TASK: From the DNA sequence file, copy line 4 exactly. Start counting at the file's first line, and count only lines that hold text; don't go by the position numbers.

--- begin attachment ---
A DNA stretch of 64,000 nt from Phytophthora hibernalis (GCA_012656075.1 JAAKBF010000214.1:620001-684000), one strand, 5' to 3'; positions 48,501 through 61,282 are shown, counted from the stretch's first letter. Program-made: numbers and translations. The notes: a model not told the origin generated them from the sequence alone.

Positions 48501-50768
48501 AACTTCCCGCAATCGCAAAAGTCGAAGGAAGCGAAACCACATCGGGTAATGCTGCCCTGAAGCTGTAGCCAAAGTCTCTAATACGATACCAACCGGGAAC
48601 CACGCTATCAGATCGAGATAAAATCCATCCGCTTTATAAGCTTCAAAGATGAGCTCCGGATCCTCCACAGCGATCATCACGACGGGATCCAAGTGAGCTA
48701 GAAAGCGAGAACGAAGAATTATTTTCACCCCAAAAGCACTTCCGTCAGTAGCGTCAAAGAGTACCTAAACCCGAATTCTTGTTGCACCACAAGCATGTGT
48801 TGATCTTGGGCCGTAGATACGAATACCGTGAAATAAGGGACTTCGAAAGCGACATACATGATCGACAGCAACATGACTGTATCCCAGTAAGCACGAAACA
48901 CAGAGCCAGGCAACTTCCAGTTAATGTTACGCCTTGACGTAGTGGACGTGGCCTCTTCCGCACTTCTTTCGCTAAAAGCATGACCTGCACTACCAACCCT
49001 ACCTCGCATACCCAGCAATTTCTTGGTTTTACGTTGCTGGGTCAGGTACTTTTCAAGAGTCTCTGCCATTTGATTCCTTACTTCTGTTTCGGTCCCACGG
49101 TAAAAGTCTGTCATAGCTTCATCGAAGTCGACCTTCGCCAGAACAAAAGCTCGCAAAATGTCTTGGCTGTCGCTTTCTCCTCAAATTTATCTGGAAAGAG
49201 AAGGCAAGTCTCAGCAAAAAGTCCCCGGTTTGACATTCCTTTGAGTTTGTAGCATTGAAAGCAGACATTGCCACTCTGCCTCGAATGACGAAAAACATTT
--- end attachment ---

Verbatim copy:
48601 CACGCTATCAGATCGAGATAAAATCCATCCGCTTTATAAGCTTCAAAGATGAGCTCCGGATCCTCCACAGCGATCATCACGACGGGATCCAAGTGAGCTA